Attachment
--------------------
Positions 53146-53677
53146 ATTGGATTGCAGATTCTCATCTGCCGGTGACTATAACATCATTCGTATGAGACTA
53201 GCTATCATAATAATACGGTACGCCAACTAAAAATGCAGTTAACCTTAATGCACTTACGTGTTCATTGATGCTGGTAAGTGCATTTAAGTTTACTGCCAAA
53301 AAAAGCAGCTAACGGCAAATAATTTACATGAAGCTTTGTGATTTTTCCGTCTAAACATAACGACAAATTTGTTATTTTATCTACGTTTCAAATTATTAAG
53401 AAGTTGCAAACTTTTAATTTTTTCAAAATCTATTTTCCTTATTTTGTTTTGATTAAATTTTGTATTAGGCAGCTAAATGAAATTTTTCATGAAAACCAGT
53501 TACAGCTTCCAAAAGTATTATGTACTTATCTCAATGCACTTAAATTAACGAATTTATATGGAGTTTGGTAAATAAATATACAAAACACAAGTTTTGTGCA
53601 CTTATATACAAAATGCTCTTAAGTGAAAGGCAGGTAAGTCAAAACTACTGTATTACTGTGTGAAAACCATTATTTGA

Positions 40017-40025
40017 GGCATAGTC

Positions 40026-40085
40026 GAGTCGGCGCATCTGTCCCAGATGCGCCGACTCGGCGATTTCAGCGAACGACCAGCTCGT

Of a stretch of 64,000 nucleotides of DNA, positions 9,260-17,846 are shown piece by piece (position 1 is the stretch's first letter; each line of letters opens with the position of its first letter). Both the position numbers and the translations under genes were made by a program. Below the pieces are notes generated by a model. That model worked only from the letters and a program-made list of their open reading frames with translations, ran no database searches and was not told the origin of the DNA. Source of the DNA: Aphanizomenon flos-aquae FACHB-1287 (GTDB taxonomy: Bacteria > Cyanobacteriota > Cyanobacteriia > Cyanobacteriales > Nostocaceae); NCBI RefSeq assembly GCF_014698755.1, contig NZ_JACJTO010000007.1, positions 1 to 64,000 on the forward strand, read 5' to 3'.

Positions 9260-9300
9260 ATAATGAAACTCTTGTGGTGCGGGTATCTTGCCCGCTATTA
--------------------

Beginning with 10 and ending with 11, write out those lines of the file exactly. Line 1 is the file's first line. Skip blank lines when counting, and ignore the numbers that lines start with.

Positions 40026-40085
40026 GAGTCGGCGCATCTGTCCCAGATGCGCCGACTCGGCGATTTCAGCGAACGACCAGCTCGT